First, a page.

Chances are if you've visited Millennium Country Park in recent years then you've definitely seen the handiwork of our dedicated Volunteer Gardeners! PaulineMike, Helen, Diane and David meet at Millennium Country Park every week - come rain or shine! - and look after the day-to-day maintenance of the garden areas that our visitors love so much.

Each month they'll be giving us an update on what they've been up to in the Park, and features to look out for on your next visit.

Image: White mop head hydrangea, Pauline Lazell

July in the gardens

With the warm weather and heavy rain everything is growing rather quickly!

A lot of plants have now finished flowering and are setting seed, so we have cut back a number of the more invasive varieties and completely removed some. We have had a good show of poppies this year and have removed the leaves but kept the upright stems and seed heads to give some vertical structure in the raised beds. They will obviously disperse their seed but the seedlings can easily be removed in areas where they are not required.

Image: Captain Tom rose, Pauline Lazell

In the Sensory and Wildlife Garden there is still a lot of colour. The white Mop Head Hydrangea has given a good show as has the Captain Tom rose which is now looking much healthier. The Persicaria is also in full flower. There are a number of wildflowers here as well, and the Purple Loosestrife has been particularly colourful. Unfortunately the Lavatera is not looking very healthy. A main stem broke off earlier in the year and another branch looks in a poor way. We feel that its days are numbered but we have taken a number of cuttings which we can hopefully use to replace it.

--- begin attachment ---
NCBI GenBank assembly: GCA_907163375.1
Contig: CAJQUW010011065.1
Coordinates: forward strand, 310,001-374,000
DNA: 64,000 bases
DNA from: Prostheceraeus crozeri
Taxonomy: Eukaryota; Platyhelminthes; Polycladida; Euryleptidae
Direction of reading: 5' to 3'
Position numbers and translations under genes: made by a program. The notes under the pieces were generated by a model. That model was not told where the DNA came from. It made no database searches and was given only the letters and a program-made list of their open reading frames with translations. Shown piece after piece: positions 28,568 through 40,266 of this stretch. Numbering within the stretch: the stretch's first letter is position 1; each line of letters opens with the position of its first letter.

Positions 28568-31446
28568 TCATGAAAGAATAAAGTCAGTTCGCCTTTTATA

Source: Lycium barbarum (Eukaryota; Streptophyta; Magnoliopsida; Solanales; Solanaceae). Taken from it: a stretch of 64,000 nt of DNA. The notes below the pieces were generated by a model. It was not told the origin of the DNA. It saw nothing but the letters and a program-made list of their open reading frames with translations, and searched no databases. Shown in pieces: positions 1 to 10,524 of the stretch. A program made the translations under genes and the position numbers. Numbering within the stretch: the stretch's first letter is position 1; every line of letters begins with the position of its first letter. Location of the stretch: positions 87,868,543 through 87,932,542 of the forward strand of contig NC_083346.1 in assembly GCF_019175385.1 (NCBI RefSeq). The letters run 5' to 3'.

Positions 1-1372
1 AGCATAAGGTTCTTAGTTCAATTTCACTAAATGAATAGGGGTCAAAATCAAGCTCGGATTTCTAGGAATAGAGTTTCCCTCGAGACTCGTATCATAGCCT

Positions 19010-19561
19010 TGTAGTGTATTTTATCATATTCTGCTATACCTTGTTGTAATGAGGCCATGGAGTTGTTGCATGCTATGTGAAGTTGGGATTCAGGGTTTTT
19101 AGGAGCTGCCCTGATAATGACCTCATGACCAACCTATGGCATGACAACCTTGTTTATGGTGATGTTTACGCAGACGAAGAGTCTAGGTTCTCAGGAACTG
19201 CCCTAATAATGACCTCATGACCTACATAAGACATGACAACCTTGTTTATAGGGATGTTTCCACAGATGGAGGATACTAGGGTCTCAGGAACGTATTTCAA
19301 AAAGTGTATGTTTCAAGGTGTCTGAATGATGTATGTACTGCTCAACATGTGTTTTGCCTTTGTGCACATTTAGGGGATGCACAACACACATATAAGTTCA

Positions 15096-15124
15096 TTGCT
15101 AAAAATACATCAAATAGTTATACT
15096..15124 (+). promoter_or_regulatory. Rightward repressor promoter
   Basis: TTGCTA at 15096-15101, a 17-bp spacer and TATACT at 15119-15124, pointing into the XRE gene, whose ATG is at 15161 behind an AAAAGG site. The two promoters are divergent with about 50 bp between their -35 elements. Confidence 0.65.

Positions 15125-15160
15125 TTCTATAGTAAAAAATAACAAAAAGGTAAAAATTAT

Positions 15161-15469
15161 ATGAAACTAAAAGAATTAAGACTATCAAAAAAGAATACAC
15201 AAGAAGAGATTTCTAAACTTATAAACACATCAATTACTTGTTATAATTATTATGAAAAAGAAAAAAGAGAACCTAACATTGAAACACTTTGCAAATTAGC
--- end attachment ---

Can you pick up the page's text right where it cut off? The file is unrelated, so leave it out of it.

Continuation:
We were very pleased to find three Bee Orchids growing on the edge of the Sensory and Wildlife Garden. We have had the occasional Bee Orchid in the past but they don’t seem to reappear the following year. They reproduce by releasing thousands of spores but they don’t have their own food reserves and can’t germinate alone. They have to form a relationship with mycorrhizal fungi in order to germinate. Here’s hoping that this symbiotic relationship will be achieved for us in the future.

Our compost bins are rather decrepit, but are due to be replaced in the near future. We emptied bin one and bagged up a lot of the compost and used some to top dress the beds around the Arbour. We then turned the contents of bin two into bin one. We had intended to the same with the third bin but discovered a wasps nest there so left it alone.

Image: Crocosmia lucifer, Pauline Lazell

On the long border the Dogwood trees had to be cut back again as they were over hanging the garden and shading the plants growing there.

We are still seeing a lot of bees in the garden as well as dragonflies, particularly the Ruddy Darters. A few plants had caterpillars on them. We haven’t seen many birds in the garden but did see three Red Kites together flying overhead recently.

We are still putting out plants for sale and now have a good and varied stock on offer. Sales have slowed down a bit but we do hope to sell a lot at the Family Fun Day on the 2nd of September.  Book your tickets now!

Image: Ruddy Darter Dragonfly, Mike King

You can get involved in supporting your local Forest, join us today and become a volunteerFrom wildlife surveys, gardening and supporting events, there is something for everyone!

Interested? To find out more or register your interest contact our Community Engagement Officer